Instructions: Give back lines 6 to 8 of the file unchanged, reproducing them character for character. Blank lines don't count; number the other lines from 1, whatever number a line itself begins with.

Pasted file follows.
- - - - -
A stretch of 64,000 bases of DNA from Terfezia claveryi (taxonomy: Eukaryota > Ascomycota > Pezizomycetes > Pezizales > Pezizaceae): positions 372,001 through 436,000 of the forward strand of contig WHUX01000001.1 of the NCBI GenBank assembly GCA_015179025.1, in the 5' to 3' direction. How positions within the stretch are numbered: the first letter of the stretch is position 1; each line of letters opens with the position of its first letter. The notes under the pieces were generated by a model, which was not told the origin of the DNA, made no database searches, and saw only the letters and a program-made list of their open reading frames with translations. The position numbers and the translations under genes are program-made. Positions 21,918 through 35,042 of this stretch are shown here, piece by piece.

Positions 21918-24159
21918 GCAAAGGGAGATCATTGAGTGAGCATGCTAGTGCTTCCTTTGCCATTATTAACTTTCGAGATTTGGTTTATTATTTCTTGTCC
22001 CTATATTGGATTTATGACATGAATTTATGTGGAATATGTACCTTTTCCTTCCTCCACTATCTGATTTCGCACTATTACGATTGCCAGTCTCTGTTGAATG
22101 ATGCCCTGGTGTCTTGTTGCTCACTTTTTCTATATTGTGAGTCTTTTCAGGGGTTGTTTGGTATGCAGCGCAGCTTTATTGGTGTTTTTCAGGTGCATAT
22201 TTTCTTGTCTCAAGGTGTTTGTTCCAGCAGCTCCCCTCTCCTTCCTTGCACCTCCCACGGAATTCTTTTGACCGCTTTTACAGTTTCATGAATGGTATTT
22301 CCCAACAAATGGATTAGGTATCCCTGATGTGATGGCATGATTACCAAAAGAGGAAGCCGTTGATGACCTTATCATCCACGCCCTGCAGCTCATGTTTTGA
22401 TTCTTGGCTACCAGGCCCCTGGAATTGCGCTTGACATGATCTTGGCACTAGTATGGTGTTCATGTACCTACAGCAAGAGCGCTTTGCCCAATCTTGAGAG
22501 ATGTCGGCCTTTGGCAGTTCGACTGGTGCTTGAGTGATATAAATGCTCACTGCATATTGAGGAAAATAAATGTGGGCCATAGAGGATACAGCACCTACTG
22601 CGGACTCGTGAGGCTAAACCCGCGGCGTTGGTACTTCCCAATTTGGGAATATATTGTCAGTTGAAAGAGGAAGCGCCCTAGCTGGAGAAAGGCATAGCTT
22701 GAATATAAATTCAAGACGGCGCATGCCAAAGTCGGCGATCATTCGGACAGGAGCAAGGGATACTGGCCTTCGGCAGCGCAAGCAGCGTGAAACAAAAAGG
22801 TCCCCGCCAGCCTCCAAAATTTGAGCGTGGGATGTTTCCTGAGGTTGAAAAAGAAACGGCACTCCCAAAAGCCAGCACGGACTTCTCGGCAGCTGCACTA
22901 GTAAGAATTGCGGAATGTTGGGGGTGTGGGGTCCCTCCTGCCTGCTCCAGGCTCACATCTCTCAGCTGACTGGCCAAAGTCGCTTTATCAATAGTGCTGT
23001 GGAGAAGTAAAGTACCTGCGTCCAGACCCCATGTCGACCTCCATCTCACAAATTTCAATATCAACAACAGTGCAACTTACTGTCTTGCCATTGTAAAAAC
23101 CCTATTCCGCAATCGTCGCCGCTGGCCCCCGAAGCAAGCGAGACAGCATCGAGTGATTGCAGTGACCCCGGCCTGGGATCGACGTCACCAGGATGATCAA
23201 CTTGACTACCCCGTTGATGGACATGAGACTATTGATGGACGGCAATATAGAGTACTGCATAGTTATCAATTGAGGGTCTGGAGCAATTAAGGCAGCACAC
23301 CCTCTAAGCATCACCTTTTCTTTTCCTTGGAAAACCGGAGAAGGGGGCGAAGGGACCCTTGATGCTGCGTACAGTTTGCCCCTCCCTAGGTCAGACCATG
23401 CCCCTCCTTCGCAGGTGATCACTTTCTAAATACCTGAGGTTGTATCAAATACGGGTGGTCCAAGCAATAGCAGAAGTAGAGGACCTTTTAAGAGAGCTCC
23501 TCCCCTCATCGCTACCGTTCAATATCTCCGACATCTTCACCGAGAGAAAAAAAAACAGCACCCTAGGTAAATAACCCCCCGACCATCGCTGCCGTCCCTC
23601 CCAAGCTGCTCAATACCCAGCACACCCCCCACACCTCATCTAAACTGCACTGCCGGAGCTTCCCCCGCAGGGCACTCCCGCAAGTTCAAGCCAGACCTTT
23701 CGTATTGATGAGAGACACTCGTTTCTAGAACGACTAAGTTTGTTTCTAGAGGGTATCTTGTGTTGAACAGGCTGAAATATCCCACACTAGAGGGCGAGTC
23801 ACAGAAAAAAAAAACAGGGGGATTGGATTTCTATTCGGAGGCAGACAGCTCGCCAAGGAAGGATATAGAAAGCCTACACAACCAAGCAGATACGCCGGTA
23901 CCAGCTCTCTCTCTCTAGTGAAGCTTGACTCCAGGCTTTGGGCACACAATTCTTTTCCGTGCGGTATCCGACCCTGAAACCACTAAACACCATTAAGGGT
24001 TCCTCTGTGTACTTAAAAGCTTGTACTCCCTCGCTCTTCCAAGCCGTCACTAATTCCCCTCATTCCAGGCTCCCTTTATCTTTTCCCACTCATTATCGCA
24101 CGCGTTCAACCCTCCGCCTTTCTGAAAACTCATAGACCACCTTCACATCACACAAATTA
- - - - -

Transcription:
22201 TTTCTTGTCTCAAGGTGTTTGTTCCAGCAGCTCCCCTCTCCTTCCTTGCACCTCCCACGGAATTCTTTTGACCGCTTTTACAGTTTCATGAATGGTATTT
22301 CCCAACAAATGGATTAGGTATCCCTGATGTGATGGCATGATTACCAAAAGAGGAAGCCGTTGATGACCTTATCATCCACGCCCTGCAGCTCATGTTTTGA
22401 TTCTTGGCTACCAGGCCCCTGGAATTGCGCTTGACATGATCTTGGCACTAGTATGGTGTTCATGTACCTACAGCAAGAGCGCTTTGCCCAATCTTGAGAG